(The Center Square) – The Minnesota House and Senate unanimously passed a bill in the early hours Tuesday that seeks to grant $200 million to healthcare providers.
The bill was passed around 3 a.m. In the meantime, the state’s number of positive cases of the novel coronavirus reached 60.
House File 3980/Senate File 4334 will be sent to the desk of Gov. Tim Walz.
“I am fully committed to supporting the people and entities who have given us nation-leading healthcare,” bill sponsor Sen. Michelle Benson, R- Ham Lake, said in a statement. “Just as they prioritize caring for Minnesotans, I will prioritize supporting them.”
The bill would allocate $50 million to the state’s public health response contingency account, which could be used to fund eligible providers.
The remaining $150 million would establish a new healthcare response fund in the state treasury. The Minnesota Department of Health could make grants to eligible providers, which include hospitals, pharmacies, nursing homes, paramedics and other healthcare facilities.
The money could be used for the following, according to a House summary.
- establishment and operation of temporary sites to provide testing services, treatment beds, or to isolate or quarantine affected individuals
- staff overtime and hiring additional staff, staff training and orientation
- purchasing consumable protective or treatment supplies and equipment to protect or treat staff, visitors and patients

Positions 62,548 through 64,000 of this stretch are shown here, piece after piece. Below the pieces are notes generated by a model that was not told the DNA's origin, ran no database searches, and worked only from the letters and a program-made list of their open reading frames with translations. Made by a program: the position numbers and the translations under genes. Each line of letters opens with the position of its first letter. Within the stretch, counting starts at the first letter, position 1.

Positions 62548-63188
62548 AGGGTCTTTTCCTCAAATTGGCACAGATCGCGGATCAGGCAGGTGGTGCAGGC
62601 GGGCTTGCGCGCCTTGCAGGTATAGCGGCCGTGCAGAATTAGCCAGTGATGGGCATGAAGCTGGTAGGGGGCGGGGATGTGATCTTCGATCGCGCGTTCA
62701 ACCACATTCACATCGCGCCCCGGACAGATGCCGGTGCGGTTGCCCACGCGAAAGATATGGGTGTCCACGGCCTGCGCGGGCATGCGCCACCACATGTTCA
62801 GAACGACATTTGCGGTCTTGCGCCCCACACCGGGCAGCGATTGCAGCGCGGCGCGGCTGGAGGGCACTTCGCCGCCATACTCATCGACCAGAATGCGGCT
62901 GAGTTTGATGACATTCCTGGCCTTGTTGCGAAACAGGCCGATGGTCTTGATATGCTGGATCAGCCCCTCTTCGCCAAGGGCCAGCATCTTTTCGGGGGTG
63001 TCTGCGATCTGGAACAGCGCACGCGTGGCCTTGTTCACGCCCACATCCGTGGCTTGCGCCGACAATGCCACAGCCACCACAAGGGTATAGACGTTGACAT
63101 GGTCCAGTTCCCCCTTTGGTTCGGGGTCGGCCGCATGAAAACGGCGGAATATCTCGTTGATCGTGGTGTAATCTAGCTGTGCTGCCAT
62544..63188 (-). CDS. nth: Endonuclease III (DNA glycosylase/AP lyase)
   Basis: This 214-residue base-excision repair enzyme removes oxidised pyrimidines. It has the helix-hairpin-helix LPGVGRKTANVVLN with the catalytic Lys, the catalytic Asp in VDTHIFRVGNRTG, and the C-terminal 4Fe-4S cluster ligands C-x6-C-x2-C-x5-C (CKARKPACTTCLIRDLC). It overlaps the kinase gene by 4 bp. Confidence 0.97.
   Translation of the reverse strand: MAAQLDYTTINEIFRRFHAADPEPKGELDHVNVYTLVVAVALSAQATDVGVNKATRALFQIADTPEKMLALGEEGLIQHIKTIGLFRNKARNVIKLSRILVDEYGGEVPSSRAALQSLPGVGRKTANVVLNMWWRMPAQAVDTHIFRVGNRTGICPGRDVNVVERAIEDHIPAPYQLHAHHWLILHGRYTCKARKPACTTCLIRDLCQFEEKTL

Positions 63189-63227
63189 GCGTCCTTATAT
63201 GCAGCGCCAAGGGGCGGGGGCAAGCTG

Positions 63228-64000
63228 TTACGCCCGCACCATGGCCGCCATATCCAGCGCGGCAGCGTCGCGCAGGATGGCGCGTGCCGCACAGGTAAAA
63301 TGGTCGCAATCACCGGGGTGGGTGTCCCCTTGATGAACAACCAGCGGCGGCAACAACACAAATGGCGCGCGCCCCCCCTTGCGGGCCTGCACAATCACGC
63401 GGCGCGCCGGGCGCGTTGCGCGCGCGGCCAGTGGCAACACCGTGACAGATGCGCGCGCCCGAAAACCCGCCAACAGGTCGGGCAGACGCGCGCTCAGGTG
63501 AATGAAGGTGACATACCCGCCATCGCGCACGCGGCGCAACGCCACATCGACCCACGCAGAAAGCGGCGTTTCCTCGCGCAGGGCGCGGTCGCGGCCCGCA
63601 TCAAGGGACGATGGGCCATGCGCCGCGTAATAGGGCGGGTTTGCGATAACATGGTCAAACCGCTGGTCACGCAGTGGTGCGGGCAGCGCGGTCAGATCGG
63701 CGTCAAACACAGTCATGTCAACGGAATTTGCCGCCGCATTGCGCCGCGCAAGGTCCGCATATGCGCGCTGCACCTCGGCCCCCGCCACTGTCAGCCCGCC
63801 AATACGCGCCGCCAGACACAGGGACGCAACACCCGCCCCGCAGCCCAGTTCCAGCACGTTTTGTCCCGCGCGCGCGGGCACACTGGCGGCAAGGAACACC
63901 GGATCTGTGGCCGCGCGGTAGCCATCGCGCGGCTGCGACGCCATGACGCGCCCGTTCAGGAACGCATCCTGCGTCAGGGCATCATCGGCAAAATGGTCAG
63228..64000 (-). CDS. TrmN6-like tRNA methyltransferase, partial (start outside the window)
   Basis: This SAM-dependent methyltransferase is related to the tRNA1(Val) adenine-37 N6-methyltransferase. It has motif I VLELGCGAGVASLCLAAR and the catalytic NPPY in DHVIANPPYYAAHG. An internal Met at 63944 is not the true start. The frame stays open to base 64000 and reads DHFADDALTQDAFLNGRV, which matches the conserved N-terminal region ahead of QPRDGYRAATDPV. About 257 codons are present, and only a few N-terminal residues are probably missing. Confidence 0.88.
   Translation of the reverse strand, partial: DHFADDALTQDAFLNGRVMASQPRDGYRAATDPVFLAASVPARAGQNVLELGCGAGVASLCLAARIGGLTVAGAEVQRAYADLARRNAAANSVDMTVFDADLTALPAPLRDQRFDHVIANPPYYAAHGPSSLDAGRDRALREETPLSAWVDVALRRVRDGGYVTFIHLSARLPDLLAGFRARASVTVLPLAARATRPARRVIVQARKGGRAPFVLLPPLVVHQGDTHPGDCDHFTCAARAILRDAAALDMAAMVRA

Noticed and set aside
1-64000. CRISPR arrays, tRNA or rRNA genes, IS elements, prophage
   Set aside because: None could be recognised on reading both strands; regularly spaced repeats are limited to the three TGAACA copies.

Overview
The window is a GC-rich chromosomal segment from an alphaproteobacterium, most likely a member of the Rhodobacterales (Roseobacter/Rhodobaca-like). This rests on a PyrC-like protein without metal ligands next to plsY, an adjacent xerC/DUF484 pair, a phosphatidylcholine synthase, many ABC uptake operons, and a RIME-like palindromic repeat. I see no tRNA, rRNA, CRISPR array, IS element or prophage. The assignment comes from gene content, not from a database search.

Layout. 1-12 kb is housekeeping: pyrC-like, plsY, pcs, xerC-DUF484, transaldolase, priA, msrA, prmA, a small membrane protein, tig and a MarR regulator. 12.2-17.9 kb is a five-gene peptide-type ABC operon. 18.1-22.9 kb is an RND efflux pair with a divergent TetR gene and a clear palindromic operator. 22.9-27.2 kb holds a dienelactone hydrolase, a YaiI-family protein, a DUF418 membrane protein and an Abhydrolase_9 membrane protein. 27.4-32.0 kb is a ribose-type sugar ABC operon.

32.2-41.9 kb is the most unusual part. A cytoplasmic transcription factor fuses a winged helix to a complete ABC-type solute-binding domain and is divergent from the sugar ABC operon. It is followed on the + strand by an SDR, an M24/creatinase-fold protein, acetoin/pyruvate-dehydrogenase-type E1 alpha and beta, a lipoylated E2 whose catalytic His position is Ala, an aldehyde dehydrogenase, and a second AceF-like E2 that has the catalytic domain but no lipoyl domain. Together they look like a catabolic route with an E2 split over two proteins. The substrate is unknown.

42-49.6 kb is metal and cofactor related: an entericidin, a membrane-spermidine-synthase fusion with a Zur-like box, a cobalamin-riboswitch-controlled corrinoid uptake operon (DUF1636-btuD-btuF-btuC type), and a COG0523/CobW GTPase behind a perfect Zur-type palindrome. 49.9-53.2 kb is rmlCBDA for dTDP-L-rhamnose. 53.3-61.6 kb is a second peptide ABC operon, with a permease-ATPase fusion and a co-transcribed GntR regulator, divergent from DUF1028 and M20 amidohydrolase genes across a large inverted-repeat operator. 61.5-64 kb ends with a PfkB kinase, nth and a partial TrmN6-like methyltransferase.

- development and implementation of screening and testing procedures
- additional emergency transportation of patients
- temporary information technology and systems costs to support patient triage, screening and telemedicine activities
- purchasing replacement parts or filters for medical equipment
- specialty cleaning supplies
- expenses related to the isolation or quarantine of staff (not including wages)
Grants are contingent upon providers not billing uninsured patients for COVID-19 related treatment.
Any money not spent combating COVID-19 would be returned to the General Fund.
“While each of us is working as hard as we can to decrease the risk of transmission, we must ensure our health care providers have the resources they need to take care of Minnesotans who may be afflicted with COVID-19,” House Speaker Melissa Hortman, D- Brooklyn Park, said in a statement.
“These investments are critical to addressing this pandemic and making sure Minnesotans who get sick get the care they need.”
The money can only be spent on COVID-19 related costs.
The House and Senate will meet if called upon through April 14, and will only pursue legislation if agreed upon by House and Senate leaders, according to a press release.
Walz last week signed a $21 million bill that also funded a COVID-19 response.